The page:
New York City Personal Injury Law Blog

Reasons Why the Defense Often Refuses to Settle in Accident Cases

Posted on Oct 26, 2014 in Legal Terminology

You might think that you have a strong case, but you are unable to understand why the defense is refusing to settle, and wants to go to trial. You have suffered serious injuries due to the carelessness of the other party, and due to these injuries, you have developed certain disabilities that are going to affect the remainder of your life. You firmly believe that your case is strong, as the other party has caused you grievous injuries, but for some reason the defense and their attorney are unwilling to settle, and want to go through with the trial.

Accident Cases

A guilty defendant may refuse to settle hoping the verdict is not guilty.

You may be disappointed by this, but in most instances, there is no incentive for the defense lawyer to try to settle the case early, since they gain no benefit by doing so. However, there is an exception. Only when the defense’s wrongdoing is quite clear and there is nothing to cast a doubt over it, only then, the question about the worth of your injuries come into play.

From a Different Vantage Point

However, this is again a highly contested issue. Hence, it is almost always never clear cut. Even when you have suffered serious injuries and they are going to affect the rest of your life, the question remains what is the true value of your injuries. Therefore, from the perspective of the defense, they definitely do not have much incentive in settling your case early.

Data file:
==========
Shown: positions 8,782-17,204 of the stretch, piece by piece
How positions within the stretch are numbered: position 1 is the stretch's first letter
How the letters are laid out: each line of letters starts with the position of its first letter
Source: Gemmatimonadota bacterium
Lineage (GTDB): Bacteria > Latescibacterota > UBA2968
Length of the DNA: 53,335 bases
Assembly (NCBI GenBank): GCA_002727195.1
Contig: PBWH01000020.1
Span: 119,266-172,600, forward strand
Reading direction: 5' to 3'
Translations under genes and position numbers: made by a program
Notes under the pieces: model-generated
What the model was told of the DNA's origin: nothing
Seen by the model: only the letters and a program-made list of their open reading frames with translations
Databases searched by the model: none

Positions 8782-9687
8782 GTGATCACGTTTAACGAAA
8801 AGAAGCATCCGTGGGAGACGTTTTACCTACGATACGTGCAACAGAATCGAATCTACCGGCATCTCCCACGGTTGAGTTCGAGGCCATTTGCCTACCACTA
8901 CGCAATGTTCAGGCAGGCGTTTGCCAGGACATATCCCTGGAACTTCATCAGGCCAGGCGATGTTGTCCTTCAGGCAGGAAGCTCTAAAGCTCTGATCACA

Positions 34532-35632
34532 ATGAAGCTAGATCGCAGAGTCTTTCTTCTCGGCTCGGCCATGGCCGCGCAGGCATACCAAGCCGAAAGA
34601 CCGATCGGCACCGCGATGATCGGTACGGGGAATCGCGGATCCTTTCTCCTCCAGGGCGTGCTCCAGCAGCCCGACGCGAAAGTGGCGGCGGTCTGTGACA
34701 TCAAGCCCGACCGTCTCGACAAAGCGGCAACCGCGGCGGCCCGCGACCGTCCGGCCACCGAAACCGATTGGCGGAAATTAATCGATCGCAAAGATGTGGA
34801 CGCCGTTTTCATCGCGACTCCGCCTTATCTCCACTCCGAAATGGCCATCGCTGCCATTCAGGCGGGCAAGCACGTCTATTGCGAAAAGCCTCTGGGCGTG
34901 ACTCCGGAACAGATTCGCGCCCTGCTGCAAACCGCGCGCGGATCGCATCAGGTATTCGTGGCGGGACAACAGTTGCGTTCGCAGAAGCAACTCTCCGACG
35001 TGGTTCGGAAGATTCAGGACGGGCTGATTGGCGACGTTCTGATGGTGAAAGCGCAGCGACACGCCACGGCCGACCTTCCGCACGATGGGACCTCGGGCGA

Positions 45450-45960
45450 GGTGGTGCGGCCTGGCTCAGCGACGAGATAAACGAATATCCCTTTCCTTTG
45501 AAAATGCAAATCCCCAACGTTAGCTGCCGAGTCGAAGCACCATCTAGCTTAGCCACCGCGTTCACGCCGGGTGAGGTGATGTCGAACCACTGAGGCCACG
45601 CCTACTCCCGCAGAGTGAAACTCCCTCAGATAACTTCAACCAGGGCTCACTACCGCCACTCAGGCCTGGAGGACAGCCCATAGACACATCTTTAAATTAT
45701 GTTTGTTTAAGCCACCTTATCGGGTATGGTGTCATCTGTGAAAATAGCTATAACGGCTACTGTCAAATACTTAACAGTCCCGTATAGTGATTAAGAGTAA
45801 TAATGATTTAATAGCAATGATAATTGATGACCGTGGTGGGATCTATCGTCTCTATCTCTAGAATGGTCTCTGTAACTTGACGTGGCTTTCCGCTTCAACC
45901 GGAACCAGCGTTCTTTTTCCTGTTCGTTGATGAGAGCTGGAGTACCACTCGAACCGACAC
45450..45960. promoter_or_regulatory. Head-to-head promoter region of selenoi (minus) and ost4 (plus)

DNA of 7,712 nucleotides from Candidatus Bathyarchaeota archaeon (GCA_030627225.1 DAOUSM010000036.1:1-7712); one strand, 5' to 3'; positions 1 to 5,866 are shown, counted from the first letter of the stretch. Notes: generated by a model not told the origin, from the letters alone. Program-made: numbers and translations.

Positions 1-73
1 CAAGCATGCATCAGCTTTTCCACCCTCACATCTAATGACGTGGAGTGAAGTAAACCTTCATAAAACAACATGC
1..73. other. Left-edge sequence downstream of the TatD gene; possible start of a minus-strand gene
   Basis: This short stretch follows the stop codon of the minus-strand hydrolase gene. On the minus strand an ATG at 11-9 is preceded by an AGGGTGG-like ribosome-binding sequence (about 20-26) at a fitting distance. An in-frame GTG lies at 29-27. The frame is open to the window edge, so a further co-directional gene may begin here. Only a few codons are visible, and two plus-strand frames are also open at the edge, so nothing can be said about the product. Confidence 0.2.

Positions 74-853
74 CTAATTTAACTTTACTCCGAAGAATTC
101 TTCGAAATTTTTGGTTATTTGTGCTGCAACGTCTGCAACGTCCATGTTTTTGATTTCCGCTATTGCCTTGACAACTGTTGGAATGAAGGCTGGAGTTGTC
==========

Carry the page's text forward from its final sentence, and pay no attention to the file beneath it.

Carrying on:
The defense will only think of settling the case early, when they feel they have the incentive of making a discounted settlement. This is the only benefit defense will have for settling your case early, when they know you will accept a lesser amount. In all other instances, the defense will hold on to their money as long as possible, since they are not getting any benefit by trying to get rid of the case earlier. The defense knows that ultimately, you will be going to trial, and the jury will have to decide the amount of compensation, depending on the extent of your injuries.

Maintain Your Emotions

When you come to know that the defense is not willing to settle the case, do not lose your cool or become disappointed. You should know that the defense is not trying to be nasty, nor it is trying to punish you. The fact is they have no proper incentive in settling the case, unless it extremely clear-cut and everybody is agreeable about the extent of damages caused by the injuries.

Partially at Fault

This very rarely happens in accident cases. The defense might be able to prove that you might have also contributed to the accident, or there might be some other reason for the accident that does not involve the defendant. Even if negligence of the defendant is evident, there will be questions about the extent of your injuries and the amount they may be worth. Therefore, it is important to understand the mindset of the defense and the steps involved in the litigation progress.

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